Sunday, January 06, 2008


Documents dig into underpinnings of ferry decisions

by Larry Geller

Kudos to Advertiser reporter Derrick DePledge for his first analysis of documents obtained from the state under the Uniform Information Practices Act, and to the Advertiser for requesting (and probably having to pay for) them. The article appeared in today's paper.

The Advertiser has also posted some documents on the Web, a trend I hope will continue. The link is at the top of the story on the web article, Hawaii, ferry at odds in ’04 over environment.

The article should be read in its entirety. I suggest also having a look back at the earlier Advertiser story, Hawaii Superferry spent $175,000 on lobbying and my short article,  Honolulu Advertiser reveals extent of Superferry contributions to Lingle, pols.

There are good comments attached to today's Advertiser article and to my post, don't miss them.

Perhaps reading the articles together will hint at why (snippet from DePledge's article):

At the time, the [state Department of Transportation] and its consultants were conducting financial and operational reviews of Superferry. The department's harbors staff believed Superferry was considered a "go" project by the administration and was aware the governor's office was tracking progress.

In other words, if I may interpret, while the DOT was doing its reviews, which might have resulted in decisions protecting the public, whales and the environment, the administration was moving forward and presumably pushing on the DOT.

How can a mere whale compete with $175,000 in "lobbying" expenses?

Was the DOT really working on the need for an EIS? Again, snipping from the Advertiser article:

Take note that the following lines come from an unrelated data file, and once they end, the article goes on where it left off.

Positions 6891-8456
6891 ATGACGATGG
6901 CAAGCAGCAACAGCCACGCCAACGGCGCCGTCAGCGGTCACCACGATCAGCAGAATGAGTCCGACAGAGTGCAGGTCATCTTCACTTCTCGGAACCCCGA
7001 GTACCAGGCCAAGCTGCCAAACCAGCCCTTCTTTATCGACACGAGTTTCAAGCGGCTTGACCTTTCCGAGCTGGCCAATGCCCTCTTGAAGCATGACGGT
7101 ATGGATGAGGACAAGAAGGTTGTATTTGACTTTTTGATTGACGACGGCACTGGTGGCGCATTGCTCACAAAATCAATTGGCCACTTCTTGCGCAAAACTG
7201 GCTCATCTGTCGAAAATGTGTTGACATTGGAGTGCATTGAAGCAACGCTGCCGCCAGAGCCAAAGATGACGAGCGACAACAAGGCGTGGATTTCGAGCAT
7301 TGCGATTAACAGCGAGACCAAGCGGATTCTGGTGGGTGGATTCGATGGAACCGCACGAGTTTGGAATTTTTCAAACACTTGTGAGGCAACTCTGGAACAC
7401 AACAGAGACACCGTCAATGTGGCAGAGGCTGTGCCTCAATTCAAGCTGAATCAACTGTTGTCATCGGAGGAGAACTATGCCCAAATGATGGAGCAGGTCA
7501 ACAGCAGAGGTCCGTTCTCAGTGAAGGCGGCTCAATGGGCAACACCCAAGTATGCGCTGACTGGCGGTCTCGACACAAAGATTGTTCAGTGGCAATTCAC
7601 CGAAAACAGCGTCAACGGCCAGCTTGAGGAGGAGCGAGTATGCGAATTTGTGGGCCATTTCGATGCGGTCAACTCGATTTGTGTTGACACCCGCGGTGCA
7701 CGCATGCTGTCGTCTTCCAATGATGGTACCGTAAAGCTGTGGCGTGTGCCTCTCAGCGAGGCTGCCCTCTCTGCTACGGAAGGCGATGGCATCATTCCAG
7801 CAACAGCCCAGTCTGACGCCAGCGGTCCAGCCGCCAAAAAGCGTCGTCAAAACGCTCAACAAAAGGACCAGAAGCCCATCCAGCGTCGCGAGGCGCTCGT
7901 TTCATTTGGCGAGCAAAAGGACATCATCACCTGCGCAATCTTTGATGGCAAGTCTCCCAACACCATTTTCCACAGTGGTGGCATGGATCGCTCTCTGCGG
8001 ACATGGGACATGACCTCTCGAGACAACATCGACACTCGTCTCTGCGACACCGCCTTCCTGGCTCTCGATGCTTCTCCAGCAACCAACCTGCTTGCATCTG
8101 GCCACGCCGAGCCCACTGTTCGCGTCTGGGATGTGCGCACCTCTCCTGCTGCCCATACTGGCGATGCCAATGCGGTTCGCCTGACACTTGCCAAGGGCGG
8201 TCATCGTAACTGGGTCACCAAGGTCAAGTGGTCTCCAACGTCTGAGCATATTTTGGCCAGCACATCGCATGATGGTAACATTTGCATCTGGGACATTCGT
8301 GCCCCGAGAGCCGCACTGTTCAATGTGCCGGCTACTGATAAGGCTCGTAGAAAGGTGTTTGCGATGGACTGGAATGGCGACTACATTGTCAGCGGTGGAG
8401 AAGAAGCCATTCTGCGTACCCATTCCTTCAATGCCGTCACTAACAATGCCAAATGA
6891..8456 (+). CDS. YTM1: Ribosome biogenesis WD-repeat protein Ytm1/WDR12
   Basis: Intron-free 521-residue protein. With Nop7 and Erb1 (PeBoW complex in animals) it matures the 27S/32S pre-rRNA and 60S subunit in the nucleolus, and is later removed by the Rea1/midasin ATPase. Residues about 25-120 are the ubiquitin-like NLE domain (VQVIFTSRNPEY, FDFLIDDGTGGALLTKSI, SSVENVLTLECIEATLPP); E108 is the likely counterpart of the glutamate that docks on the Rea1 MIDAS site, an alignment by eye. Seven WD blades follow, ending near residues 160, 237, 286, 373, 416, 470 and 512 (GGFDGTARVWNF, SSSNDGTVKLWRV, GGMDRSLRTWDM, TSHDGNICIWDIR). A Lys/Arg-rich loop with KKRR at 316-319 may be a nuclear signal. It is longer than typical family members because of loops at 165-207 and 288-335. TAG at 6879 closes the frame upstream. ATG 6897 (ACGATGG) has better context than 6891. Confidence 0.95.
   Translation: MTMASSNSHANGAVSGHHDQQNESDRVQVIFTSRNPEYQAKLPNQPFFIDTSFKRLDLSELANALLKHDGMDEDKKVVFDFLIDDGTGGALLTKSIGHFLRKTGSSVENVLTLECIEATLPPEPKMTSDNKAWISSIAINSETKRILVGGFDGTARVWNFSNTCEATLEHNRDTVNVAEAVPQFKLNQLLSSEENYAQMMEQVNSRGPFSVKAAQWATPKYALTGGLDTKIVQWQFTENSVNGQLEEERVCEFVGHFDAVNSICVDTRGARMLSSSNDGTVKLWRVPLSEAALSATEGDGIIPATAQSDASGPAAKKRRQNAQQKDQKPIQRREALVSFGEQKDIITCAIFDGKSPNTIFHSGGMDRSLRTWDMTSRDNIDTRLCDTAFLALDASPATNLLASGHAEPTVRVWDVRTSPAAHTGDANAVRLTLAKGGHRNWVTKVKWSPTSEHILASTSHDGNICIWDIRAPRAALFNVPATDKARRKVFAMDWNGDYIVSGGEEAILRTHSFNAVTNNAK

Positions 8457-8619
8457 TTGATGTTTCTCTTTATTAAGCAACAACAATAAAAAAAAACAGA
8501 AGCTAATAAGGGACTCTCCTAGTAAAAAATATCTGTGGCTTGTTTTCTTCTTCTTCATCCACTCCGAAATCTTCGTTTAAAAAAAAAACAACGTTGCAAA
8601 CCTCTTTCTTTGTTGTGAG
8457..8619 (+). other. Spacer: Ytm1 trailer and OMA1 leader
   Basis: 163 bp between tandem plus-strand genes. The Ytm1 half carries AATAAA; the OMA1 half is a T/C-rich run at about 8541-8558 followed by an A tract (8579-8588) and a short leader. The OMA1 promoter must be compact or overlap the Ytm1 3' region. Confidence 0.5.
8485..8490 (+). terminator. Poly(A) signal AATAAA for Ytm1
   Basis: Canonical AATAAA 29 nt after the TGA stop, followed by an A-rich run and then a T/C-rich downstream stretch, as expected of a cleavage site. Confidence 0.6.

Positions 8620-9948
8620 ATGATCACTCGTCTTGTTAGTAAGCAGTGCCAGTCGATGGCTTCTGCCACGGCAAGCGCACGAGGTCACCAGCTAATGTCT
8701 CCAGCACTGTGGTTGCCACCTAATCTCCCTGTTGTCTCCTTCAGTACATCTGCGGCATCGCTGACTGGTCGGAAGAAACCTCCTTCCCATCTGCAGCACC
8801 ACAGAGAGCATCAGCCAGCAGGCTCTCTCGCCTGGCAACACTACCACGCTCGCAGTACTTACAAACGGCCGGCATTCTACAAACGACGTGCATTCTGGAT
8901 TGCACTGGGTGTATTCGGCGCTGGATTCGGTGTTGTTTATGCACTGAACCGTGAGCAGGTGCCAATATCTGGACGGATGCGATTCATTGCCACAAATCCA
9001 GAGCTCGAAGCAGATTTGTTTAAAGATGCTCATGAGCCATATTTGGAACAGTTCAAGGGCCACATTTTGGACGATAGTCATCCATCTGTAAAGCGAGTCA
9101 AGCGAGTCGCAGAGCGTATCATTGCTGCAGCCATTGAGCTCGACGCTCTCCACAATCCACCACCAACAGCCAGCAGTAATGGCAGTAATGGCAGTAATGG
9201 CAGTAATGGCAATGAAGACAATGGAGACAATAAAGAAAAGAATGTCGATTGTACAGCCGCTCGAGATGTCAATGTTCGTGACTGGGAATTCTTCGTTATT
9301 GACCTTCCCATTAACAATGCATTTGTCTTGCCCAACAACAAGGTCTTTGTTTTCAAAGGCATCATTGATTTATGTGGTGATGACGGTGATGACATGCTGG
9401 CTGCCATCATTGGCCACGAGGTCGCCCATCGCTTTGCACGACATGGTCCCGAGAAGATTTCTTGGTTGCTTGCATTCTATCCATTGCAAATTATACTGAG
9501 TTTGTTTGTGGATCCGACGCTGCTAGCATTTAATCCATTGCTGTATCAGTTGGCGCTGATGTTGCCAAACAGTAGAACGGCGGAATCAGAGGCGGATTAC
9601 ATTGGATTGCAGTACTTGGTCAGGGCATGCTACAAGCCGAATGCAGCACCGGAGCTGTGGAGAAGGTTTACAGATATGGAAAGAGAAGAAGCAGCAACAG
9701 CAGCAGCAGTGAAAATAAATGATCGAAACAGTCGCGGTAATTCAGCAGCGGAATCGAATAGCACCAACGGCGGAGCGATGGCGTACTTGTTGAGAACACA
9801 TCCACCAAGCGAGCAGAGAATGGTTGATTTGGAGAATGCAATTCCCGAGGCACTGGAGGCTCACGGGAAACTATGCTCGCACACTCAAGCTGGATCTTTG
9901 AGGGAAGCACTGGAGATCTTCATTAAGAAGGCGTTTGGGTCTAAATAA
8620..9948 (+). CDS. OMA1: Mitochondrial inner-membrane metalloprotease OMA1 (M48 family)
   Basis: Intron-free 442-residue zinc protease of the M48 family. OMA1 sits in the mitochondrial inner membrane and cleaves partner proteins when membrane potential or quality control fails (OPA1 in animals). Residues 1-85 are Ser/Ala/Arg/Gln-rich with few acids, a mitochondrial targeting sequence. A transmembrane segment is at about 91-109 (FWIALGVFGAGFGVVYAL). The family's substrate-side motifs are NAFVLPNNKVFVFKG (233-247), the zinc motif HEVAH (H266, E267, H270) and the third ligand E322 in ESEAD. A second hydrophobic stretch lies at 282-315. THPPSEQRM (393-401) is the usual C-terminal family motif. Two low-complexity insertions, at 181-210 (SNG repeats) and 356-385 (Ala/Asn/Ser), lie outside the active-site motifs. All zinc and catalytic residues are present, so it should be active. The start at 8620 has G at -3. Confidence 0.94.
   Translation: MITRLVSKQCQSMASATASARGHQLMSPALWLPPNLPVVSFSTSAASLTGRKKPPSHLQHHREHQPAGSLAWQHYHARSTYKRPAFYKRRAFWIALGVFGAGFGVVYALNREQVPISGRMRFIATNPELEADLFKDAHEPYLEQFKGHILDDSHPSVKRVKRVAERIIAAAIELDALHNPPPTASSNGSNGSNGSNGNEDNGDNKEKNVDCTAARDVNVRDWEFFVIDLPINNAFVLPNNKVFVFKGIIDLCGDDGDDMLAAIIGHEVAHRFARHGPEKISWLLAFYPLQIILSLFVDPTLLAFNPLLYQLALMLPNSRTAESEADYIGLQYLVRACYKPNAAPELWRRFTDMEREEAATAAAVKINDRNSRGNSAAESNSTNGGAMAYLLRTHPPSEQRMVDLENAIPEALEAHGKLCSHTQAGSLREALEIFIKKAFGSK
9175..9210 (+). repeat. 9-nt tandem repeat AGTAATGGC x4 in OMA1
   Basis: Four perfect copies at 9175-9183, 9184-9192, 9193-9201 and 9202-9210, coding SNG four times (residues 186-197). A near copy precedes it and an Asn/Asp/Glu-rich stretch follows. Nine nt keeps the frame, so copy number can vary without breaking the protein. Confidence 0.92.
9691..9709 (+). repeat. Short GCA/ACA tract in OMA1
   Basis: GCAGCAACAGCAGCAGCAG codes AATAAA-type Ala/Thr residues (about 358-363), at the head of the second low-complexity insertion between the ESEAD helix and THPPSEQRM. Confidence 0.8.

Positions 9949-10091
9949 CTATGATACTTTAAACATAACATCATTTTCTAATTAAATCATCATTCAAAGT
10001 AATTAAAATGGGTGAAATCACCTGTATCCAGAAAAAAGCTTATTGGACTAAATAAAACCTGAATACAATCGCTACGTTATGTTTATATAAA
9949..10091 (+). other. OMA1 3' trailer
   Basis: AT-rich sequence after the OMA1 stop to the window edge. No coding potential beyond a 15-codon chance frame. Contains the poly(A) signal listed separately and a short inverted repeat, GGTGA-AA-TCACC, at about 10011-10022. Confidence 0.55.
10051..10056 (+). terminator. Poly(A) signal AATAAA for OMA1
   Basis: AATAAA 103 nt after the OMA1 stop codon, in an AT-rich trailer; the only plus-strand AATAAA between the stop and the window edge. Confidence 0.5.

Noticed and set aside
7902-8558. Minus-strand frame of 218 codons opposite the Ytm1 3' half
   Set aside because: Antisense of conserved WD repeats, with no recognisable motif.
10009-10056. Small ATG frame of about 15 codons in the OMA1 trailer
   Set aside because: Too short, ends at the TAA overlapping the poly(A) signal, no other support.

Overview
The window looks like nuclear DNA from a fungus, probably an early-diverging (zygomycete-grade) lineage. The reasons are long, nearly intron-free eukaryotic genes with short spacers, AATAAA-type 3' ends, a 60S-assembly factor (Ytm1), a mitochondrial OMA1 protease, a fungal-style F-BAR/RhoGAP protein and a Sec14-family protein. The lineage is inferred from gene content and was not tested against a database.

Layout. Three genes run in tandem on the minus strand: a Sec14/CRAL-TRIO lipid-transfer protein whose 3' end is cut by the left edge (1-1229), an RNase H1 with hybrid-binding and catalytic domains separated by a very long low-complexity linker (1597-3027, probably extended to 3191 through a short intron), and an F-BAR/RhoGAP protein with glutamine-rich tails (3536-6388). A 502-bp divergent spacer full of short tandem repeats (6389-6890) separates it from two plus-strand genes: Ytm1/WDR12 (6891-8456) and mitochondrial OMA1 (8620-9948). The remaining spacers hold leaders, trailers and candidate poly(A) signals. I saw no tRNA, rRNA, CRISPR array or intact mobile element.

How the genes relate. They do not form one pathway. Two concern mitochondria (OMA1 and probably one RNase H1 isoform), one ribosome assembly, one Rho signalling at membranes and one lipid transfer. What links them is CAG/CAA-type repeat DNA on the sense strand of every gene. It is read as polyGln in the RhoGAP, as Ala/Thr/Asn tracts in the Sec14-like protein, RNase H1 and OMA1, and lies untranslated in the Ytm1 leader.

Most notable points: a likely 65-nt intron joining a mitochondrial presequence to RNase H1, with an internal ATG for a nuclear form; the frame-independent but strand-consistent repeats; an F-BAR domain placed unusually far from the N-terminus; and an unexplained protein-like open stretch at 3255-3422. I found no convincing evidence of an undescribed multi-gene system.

The documents, obtained by The Advertiser through the state's open-records law, show that the internal debate over an environmental review for Superferry was far more extensive than has been publicly disclosed by the Lingle administration and Superferry executives.

There are more documents to come to the Advertiser, and I hope that they will continue this project wherever it will take them.

I'm curious whether the documents will shed light on the strange position of Rod Haraga, who was director of the DOT but iced out approximately contemporaneous to the Superferry reviews. The story appears in this Maui News article, Gov. Lingle silent on Haraga ice-out. This article describes how DOT deputies, including harbors, reported directly to Bob Awana, Lingle's former chief of staff. It includes this statement by attorney Margery Bronster:

“The statute is pretty clearly formulated about how departments are run,” she said.

State law (HRS 26-19 ) states that “the Department of Transportation shall be headed by a single executive to be known as the director of transportation.” Also by statute, only the director is authorized to sign contracts.

Haraga said he continued to sign contracts during his last year and a half but had no other operational functions. He could not, he said, get information about his divisions’ activities from his deputies.

So what was going on between the DOT and Lingle, and was the Superferry project involved? The public deserves to know.

Please do check out the full articles, the snippets above merely scratch the surface. These kinds of articles are why we need to have a vigorous investigative press in Hawaii. Bloggers can't do it all.

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